Bhavya, Write out the matrix for (say) n=5  this won't take you very long. The expansion of the determinant has n! terms, one for every permutation p() of {1,2,..n}. The term is equal to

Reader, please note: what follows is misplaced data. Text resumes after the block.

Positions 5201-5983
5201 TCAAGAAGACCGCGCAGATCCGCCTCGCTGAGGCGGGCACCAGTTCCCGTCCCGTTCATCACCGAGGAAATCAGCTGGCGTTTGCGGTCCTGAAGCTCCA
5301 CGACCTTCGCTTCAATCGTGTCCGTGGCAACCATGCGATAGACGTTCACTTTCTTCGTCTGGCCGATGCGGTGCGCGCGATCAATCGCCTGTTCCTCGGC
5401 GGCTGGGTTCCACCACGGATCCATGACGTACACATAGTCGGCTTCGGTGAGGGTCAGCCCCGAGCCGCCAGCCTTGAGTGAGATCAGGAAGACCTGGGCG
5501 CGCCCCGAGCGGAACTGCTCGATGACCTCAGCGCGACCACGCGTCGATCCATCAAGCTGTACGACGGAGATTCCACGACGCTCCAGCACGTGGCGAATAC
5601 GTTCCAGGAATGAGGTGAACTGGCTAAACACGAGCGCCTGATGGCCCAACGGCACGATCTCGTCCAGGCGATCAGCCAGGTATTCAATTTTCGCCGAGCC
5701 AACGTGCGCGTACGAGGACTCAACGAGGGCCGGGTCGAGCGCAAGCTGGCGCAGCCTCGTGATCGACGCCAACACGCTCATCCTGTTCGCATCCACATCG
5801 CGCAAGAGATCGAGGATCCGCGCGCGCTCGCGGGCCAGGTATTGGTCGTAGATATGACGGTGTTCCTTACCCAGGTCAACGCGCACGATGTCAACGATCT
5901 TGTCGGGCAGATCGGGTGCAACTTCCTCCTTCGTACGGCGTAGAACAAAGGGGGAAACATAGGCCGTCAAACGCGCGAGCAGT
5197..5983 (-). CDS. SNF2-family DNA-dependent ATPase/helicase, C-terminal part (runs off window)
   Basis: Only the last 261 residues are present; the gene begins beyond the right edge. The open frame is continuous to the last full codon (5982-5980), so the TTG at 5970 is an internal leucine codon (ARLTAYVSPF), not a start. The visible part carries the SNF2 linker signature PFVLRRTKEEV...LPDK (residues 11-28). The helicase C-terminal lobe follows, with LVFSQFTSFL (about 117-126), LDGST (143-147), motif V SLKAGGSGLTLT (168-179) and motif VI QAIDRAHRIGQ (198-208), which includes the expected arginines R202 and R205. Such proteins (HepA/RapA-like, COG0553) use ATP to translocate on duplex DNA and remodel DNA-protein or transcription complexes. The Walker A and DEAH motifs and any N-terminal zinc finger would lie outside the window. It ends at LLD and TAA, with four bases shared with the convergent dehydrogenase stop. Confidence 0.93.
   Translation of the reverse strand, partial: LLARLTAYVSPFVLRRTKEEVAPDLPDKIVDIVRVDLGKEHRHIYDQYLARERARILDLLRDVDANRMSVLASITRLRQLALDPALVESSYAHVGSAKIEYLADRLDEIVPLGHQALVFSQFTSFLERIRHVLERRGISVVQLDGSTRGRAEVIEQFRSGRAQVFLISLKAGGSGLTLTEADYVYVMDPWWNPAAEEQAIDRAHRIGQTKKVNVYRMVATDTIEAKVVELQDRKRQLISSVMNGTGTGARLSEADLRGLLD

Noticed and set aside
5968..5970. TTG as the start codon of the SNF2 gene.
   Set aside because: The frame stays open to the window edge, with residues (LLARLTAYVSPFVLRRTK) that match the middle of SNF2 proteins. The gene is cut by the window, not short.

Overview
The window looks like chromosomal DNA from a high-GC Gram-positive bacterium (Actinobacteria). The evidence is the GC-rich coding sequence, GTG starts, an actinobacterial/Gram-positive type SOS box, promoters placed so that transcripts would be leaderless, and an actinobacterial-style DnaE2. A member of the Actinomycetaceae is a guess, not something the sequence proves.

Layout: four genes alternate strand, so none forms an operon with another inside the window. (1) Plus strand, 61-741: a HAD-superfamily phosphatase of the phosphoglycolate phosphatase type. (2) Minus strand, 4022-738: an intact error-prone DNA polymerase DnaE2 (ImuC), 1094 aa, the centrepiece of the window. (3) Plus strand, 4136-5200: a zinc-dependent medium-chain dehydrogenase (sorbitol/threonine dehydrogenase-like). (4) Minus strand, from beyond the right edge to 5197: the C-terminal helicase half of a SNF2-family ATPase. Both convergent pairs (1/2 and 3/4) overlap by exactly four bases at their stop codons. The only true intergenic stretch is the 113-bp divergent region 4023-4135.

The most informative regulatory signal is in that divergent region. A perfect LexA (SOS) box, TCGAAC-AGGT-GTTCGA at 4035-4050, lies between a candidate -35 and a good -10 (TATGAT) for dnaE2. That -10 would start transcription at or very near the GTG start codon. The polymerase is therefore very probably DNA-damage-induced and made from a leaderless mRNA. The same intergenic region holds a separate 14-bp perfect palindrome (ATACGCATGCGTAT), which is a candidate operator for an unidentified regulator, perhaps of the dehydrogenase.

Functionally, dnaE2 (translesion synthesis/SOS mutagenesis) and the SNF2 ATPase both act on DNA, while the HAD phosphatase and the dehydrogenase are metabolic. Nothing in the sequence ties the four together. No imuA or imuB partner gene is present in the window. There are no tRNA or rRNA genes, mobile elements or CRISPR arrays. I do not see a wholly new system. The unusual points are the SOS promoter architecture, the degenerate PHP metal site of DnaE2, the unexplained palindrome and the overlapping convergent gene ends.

The only mysterious part here is the sign of the permutation. This is the number of pair swaps needed to achieve it starting from the identity; a slightly deep theorem of combinatorics says that while this is not welldefined, it IS well defined modulo 2, which is all you need in order to raise 1 to that power. [In other words, a position reachable in an odd number of swaps cannot be reached in an even number of swaps. Or, as swaps are selfinverse, no odd sequence of swaps can return to the original position.] Equivalently there is one term for every subset S of the matrix such that S has exactly one element in each row and in each column. This is visually appealing but doesn't give an easy expression for the sign. OK now  for your 5x5 matrix how many of these 120 terms are nonzero? This won't take you long either. You should now be able to find the answer. Good Hunting!
 


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